The lack of a clear goal for the programme, plus no agreement on what booster should be used and the programme's high cost against other more successful US space programmes spelled its ultimate cancellation in 1963.
In the 2000s, the X-43 raised the speed bar to M6.8 in March 2004 and again to M9.6 months later. The previously fastest air-breathing, manned vehicle, the SR-71 spyplane, achieved slightly more than M3.2. The X-43A more than doubled, then tripled, the top speed of the jet-powered SR-71.
To launch it, a winged booster rocket with the X-43 on the end, is dropped from a carrier aircraft. After the booster rocket, a modified first-stage Pegasus brings the stack to the target speed and altitude, it falls away, and the X-43 continues to accelerate under the power of its own scramjet engine.
What the NASA scramjet's flights had in speed, they lacked in longevity. The first attempt, in June 2001, spun out of control about 11s after its drop from the B-52 carrier aircraft. Although the two subsequent tests were considered successful, both lasted well under 20s.
After the record-breaking X-43 tests in 2004, it was expected that the programme would move forward into production of a two-stage-to-orbit manned vehicle, a process expected to take about 20 years. But that plan rapidly fell apart as the US Air Force first announced the Force Application and Launch from Continental United States (Falcon) Scramjet reusable missile project in January 2006 and, two months later, began ground testing the X-51, with plans to drop the Waverider from a NASA B-52 - much like the X-43 project.
In 2002, the Australians became the first to fly a supersonic combustion ramjet with the HyShot programme. Since then, Woomera rocket range in the middle of South Australia has seen two more successful launches, one in March 2006 using a Qinetiq scramjet was achieved on 25 March 2006. The later Qinetiq prototype and another a few days later, which launched successfully but did not fly as expected.
Since the 2006 launches, the Hipshot programme has morphed into HyCause - the Hypersonic Collaborative Australian/US Experiment - a collaborative effort between the US Defense Advanced Research Projects Agency (DARPA) and Australia's Defence Science and Technology Organisation (DSTO). The programme had a successful launch in June 2007.
Of all the hypersonics programmes gone by, X-51 seems to have provided the most hope for the future of hypersonics. Solid goals backed by extensive ground testing seem to be a recipe for success in the air, say both Lewis and Hallion.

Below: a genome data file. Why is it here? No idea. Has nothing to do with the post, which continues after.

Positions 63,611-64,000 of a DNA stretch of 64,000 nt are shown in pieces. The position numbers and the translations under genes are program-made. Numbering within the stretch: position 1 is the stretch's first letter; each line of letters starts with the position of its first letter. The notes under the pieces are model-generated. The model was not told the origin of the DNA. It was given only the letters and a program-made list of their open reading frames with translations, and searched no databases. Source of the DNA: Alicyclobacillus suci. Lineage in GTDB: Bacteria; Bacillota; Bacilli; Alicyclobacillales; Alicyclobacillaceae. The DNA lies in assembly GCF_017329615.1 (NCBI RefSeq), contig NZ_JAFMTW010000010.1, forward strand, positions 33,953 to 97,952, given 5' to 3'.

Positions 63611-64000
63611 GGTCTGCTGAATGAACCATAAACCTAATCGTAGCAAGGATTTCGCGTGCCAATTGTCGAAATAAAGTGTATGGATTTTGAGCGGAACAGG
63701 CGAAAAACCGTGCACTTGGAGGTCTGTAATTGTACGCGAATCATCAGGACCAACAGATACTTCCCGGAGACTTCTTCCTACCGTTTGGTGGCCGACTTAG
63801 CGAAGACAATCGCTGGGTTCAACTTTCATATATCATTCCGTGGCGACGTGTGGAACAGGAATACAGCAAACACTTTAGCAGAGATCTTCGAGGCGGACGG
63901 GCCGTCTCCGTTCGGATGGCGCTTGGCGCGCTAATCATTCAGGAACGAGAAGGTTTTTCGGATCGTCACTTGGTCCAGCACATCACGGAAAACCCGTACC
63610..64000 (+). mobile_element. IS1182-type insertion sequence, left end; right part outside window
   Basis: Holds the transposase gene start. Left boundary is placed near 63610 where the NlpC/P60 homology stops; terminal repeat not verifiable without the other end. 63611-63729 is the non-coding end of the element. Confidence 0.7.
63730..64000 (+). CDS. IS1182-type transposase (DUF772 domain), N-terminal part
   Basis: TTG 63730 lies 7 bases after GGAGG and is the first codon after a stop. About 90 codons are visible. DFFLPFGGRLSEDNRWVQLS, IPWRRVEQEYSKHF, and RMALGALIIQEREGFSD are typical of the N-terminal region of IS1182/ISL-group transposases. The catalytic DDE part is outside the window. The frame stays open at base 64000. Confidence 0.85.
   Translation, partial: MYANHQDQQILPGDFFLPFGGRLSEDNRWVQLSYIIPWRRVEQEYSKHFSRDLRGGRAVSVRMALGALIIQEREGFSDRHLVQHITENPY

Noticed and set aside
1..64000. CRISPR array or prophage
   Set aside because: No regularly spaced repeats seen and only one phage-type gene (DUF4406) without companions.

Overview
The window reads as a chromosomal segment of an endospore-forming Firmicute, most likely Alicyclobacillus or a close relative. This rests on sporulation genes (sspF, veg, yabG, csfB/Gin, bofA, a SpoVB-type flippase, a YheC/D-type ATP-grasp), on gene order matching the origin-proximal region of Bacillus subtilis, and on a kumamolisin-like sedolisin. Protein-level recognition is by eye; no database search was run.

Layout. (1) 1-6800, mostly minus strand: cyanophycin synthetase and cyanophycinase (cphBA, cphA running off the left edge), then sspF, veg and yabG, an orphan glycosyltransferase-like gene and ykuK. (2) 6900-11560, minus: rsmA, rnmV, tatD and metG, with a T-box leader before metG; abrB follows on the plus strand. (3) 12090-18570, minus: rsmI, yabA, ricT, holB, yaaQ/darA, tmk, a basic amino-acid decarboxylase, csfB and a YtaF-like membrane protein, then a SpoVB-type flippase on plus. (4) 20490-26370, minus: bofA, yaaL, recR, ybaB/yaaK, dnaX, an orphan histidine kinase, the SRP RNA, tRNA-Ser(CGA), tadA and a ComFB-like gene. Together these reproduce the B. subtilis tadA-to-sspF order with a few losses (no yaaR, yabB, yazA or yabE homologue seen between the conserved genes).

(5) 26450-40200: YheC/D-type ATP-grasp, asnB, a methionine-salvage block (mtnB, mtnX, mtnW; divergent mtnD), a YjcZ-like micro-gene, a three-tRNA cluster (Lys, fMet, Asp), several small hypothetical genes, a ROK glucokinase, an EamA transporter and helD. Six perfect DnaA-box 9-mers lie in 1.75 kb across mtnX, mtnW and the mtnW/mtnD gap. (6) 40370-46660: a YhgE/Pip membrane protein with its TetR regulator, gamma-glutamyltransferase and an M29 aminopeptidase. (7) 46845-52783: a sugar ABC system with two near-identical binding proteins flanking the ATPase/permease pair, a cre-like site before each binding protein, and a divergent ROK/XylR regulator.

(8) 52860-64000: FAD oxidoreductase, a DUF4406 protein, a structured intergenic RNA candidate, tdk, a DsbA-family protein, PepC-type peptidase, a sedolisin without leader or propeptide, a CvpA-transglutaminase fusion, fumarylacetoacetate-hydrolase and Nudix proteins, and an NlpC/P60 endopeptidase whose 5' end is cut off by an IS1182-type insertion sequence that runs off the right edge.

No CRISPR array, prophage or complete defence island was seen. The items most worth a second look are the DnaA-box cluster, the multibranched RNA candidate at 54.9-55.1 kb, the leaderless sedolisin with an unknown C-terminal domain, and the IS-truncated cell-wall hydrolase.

Proving the feasibility of a more practical engine than predecessors had offered, one based on hydrocarbon fuel opens the future for better design, Lewis says, and aircraft that do not require massive tanks of very cold hydrogen fuel.
"I think we have passed a very important baseline step," Hallion says. "No exotic fuel, just plain old JP hydrocarbons."
But the field still has a way to go to right itself, they say. One of the myriad problems with hypersonics is the name itself. There is not true definition of what "hypersonic" really means, Hallion says, although it is generally considered to be M5 or faster. As an aircraft increases in Mach, however, its range decreases, so Hallion and others believe the realm of practical-use hypersonics is between M5 and M8.
What is practical about M5 or M8? First and foremost, overcoming "the constraints of distance, time and defence that already limit conventional aerospace power projection," says Hallion in his most recent paper, "Hypersonic Power Projection". A hypersonic weapon would change what constitutes "actionable intelligence" and "time sensitive targets" by making it possible to hit a target faster than ever before and would extend any service's ability, not just that of an air service, to eliminate threats quickly.
But moving too fast means more complex operating cycles and the loss or range than comes with tremendous speed, Hallion says. A rocket-boosted hypersonic missile is the most achievable of present and past hypersonics projects, he writes, possibly within the next 10 years. An air-breathing scramjet-boosted missile, with much greater range but more technical complexity, is not far behind as has been demonstrated by the X-43 and more recently the X-51, but Hallion says the X-51 is "just beginning."
Although the high cost and massive fuel consumption of space travel has long attracted hypersonic interest, "the search for a suitable rocket-lofted and lifting re-entry space lift system has been a generally unhappy one, with cancelled programmes... littering the historical landscape." A viable hypersonics space programme is probably another 10 years behind a hypersonic weapon, he says, although space and even hypersonic manned aircraft programmes will be able to built on the success of missile and other programmes such as the X-51, as long as the monetary and ground-test investments are made, he says.
"I think we are less than 10 years away from initial operating capability," Hallion says, "and if not us, then someone." While the Australians are moving forward with HyShot and HyCause, the rest of the world - including China, France, Germany, Japan, India, Iran and Russia - have their sights set on hypersonics programmes of their own.
For the USA to be a leader in hypersonics, and partner with other countries on the same path, there must be more fearless testing, Hallion says.
"We have taken the risk out of testing to such a degree that we are afraid to extend ourselves," he says, suggesting that some true tests, rather than "reasonably safe technology demonstrations", possibly even resulting in failure is what hypersonics needs to make the next big leap.